Mohan was the ranking member of the family. While all were high caste Mohan was the one who’d prospered economically and was a benefactor to them all. They turned to him when their sons needed to be placed in positions of influence as they reached manhood and Mohan used his influence for the benefit of family. His good fortune was to their collective benefit, and if his gift of good fortune was running out what would become of them and their families?

It was very much on the mind of Mohan as he sat at rest and tried to guess what this stroke of misfortune meant. He’d been in the right place at the right time after India’s independence and foreign banks were looking for Indians of aptitude, education and experience to fill places of foreigners leaving the country in droves after independence had been declared. Mohan had all the characteristics needed to take a top place in their India operations. By right he should have been elevated to one of the top positions long before independence, but his unhappiness at the obvious discrimination in this era of the Raj was mollified when suddenly transported into a position of prominence in the banking hierarchy. It was a choice those foreign bankers never regretted. Mohan was suddenly elevated to a position of honour in Bombay society. He had caste, and he now had the influence position carries with it. Relatives flocked to him seeing a bright future for the extended family.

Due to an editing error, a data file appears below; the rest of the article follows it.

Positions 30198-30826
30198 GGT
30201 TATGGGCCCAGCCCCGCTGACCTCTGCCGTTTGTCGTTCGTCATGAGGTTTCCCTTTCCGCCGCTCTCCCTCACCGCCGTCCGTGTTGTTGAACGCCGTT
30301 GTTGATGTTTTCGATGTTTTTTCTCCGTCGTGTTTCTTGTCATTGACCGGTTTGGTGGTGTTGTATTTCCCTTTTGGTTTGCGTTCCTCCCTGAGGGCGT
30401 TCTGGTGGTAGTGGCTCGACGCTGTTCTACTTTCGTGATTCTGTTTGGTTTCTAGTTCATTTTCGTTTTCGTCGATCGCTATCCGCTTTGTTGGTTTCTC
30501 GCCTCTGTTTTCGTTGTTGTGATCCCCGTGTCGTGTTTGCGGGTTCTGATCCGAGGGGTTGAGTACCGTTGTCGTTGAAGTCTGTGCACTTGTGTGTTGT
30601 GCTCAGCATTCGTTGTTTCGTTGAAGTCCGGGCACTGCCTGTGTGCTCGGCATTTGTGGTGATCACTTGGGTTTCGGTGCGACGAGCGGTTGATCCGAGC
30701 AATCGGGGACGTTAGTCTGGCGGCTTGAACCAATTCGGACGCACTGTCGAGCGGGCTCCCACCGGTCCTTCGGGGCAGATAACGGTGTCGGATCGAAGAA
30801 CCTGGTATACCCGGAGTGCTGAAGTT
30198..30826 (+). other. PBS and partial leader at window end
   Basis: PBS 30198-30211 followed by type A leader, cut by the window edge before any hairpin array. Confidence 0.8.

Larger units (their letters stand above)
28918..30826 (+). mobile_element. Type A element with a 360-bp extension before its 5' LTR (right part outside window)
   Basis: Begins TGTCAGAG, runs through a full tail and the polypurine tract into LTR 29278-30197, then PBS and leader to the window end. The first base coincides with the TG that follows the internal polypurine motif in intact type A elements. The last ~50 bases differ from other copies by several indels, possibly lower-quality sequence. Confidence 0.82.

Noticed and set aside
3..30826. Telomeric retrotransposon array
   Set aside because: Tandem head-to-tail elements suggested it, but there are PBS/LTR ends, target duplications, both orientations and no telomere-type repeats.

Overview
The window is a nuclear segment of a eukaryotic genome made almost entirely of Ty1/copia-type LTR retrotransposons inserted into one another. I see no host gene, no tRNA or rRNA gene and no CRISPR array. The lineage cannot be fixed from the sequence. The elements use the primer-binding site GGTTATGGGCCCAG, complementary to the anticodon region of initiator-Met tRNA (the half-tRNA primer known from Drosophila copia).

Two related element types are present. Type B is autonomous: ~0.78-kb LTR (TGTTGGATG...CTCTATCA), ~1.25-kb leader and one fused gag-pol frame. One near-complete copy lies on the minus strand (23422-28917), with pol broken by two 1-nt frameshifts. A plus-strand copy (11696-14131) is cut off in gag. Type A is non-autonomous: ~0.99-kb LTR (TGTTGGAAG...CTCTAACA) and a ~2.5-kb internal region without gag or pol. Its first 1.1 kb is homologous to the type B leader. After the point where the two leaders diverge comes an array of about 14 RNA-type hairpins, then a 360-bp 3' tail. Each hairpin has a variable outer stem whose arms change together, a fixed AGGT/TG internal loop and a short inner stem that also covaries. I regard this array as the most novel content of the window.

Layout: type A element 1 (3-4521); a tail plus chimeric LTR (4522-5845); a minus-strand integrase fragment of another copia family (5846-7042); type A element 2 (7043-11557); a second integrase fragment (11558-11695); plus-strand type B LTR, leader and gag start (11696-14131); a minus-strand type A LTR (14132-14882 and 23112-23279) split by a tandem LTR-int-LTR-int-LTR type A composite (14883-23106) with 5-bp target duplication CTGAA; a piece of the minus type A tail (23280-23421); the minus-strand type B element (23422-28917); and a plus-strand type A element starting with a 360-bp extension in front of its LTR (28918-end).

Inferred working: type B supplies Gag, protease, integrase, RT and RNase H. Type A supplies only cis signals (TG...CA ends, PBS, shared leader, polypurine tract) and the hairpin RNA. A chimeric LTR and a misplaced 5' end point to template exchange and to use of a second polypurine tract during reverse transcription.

Inside Shamala rested and considered the ill favour now resting on her. She‘d produced a girl and not a boy. Somehow this made her responsible. Perhaps she’d not performed puja in a way the gods sanctioned? She tried desperately to think of an event where this had occurred but it seemed her actions had always been appropriate. Shaking her head to try and clear a depressed state of mind she sank into the deep sleep of exhaustion while midwife and servants darted around cleaning up and rearranging the bed.

The midwife stood at the door expectantly having washed and exchanged her sari for a clean one. She watched as one of the servants bent in front of Mohan and whispered her presence. Mohan reached inside his clothing to the cloth bag tied around his waist and extracted one hundred rupees agreed to in advance, and carefully added another rupee to try and entice good fortune back into the home. He threw it on the side table and the servant bowed and picked it up backing up to the midwife to hand it over. The midwife counted the money slowly and carefully again recounted just to make sure it was all there. She left grumbling at the lack of Mohan’s gratitude. While they’d always agreed to the one hundred rupee fee at the birth of his sons, Mohan had given much more than agreed after her efforts were over. This time it was different. It was a girl.